ADDIS ABABA (Reuters) - Ethiopian rebels who warned oil explorers against working in their region are issuing empty threats that will not deter the government from developing their homeland, a senior Ethiopian official said on Friday.
This week the Ogaden National Liberation Front (ONLF) told Malaysia’s Petronas it would not allow any activities in the country’s remote east, and said working there would make the firm an accomplice in war crimes by the Ethiopian military.
The government rejects accusations of abuses during its counter-insurgency operations in Ogaden, which borders Somalia.
“Such empty threats by the terrorist ONLF group will not deter the government from continuing development activities in the region,” Bereket Simon, special adviser to Ethiopian Prime Minister Meles Zenawi, told Reuters.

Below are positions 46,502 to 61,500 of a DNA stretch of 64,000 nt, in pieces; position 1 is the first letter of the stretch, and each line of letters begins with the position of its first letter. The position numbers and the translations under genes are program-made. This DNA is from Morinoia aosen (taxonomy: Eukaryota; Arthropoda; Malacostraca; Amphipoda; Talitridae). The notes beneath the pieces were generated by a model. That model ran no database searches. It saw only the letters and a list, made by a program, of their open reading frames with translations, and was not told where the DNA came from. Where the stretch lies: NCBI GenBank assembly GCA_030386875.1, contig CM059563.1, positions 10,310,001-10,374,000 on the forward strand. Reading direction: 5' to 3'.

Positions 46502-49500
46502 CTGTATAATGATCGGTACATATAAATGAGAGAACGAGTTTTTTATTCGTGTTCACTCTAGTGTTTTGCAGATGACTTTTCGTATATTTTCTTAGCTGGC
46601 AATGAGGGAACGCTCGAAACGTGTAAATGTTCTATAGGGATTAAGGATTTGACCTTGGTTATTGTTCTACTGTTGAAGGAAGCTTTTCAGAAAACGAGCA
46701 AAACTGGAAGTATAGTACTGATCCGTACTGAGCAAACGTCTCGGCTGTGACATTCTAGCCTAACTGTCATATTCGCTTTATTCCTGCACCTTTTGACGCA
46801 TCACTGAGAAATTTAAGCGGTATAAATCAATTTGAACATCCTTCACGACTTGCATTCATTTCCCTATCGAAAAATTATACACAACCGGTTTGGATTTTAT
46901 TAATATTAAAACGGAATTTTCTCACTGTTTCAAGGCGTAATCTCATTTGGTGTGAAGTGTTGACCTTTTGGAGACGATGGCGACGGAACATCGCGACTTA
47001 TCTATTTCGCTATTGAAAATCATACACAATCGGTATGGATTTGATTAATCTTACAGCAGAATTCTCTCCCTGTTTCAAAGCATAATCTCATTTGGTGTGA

“Such threats, being aired by ONLF supporters in London, are just another example of their reckless behaviour.”
Petronas, the Malaysian state-owned company, is one of more than a dozen international explorers hunting for oil and gas deposits in different parts of the huge Horn of Africa country.
The separatist rebels have long objected to Addis Ababa inviting foreign energy firms to work in their arid homeland.
In April 2007, ONLF fighters killed 74 people in a raid on an Ogaden oil exploration field run by a subsidiary of Sinopec, China’s biggest refiner and petrochemicals producer.